Do you and your ex disagree about whether your child should get vaccinated against COVID-19? Divorced and unmarried parents across the country are finding themselves at odds over this crucially important decision.
Today we will discuss the debate and how parents at odds may be able to solve this problem in Florida.
What does the CDC say?
As of this writing, the U.S. Centers for Disease Control and Prevention (CDC) recommends that children from ages 5 to 17 receive the Pfizer-BioNTech vaccine to protect them from the coronavirus. Teens 12 and older should also receive a booster.
According to the CDC, myths about COVID-19 vaccinations for children abound. The federal agency states that the vaccine has been intensely evaluated in kids. Side effects have been mild, and the inoculation is “safe and effective,” largely preventing infection and keeping kids from developing serious illness if they are infected.
Rarely, a child may have a serious response like a severe allergic reaction or inflammation of the heart muscle (myocarditis and pericarditis).
On the other hand, the CDC states that unvaccinated children who contract the virus face risk of long COVID, multisystem inflammatory syndrome (MIS-C) or death. The agency also says it is a myth that the vaccine can cause fertility or reproductive problems.
What do parents who oppose the vaccine say?
Still, many parents are very concerned about rumors that say the opposite – that the vaccine has not been around long enough to know the extent of potential harm. Some believe that approval was rushed through. And some parents are against all vaccines for personal or religious reasons.
A recent article in Florida Today explains the position parents find themselves in in the Sunshine State. State law limits what schools can do to lower the risk through masking and parents in the community are also divided.
Interestingly, this article interviewed an Orlando pediatric cardiologist who said that myocarditis can happen from the vaccine or from getting COVID-19, but the risk is higher for unvaccinated kids both in terms of contracting the condition and its severity.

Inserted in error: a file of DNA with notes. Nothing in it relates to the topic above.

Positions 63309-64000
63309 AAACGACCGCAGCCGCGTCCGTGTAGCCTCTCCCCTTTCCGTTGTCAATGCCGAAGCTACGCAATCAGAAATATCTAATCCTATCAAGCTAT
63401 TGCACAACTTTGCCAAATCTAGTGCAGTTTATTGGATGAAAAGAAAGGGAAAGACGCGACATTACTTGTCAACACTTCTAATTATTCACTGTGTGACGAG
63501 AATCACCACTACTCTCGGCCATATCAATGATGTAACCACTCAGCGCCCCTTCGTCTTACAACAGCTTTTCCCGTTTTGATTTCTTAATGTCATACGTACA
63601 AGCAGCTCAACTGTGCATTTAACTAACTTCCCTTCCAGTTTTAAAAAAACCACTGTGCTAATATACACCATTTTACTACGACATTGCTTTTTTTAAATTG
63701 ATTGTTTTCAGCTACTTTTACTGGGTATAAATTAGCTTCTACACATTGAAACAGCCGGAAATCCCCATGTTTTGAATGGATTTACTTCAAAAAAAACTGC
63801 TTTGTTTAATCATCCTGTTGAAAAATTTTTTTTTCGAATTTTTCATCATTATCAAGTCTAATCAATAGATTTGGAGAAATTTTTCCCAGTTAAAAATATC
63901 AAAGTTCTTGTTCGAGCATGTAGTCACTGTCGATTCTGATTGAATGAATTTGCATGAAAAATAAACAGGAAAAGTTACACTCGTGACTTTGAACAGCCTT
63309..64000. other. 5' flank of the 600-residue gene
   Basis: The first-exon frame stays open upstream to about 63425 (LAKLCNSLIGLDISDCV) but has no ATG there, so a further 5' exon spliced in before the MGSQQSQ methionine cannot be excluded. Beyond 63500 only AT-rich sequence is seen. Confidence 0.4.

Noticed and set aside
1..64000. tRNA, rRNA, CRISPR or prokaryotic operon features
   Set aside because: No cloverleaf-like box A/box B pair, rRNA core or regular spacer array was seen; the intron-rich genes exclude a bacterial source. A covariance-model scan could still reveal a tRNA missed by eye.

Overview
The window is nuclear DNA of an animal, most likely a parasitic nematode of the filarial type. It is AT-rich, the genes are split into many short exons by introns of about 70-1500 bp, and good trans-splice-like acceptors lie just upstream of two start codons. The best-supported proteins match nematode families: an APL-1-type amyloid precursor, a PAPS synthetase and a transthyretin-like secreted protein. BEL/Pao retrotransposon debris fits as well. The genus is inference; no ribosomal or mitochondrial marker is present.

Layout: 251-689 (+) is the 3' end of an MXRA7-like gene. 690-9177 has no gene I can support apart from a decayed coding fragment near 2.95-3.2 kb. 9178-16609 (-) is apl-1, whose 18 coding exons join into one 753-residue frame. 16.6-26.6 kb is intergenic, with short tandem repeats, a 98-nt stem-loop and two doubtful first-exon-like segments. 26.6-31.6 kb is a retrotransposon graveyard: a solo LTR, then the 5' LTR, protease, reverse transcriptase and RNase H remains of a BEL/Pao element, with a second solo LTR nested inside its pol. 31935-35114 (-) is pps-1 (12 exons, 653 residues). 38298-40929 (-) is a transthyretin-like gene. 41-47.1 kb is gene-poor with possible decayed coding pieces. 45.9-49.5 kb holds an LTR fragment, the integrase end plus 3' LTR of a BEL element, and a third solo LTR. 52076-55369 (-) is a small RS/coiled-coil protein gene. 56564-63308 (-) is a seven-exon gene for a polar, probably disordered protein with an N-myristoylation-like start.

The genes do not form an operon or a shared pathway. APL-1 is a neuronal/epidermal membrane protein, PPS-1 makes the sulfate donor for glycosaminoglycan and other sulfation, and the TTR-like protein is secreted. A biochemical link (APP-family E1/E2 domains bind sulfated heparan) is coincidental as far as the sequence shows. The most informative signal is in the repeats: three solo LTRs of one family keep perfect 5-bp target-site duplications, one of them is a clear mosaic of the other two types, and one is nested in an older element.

Legal custody and parental responsibility
The decision whether to vaccinate lies with the parent who has the legal responsibility to make medical decisions according to the divorce decree or custody order. (Responsibility for major life decisions was historically called legal custody.) Legal custody can also be jointly held, and this is quite commonly the case, meaning that parents with joint decision-making responsibility would need to come to agreement on whether to vaccinate.
If the power is held by one parent, that parent has the legal right and responsibility to decide, but the other parent can ask the court to modify the responsibility by making it joint or switching it to the petitioning parent alone. To make this change, the parent must show that there has been a substantial change in circumstances (the pandemic probably is) and that the modification of parental responsibility would be in the child’s best interest.
It would be important for each parent to submit evidence to the court of the pros and cons of vaccination against COVID-19 for the child. This could be through testimony from a doctor or submission of medical evidence through documents. The child’s pediatrician’s opinion would normally carry great weight.
Seek the advice of an experienced family lawyer immediately if you are in this position – on either side of the debate. An attorney can help you evaluate your potential legal remedies. Could the dispute be resolved through negotiation or is returning to court (either to ask for a change in legal custody or to oppose it) an option?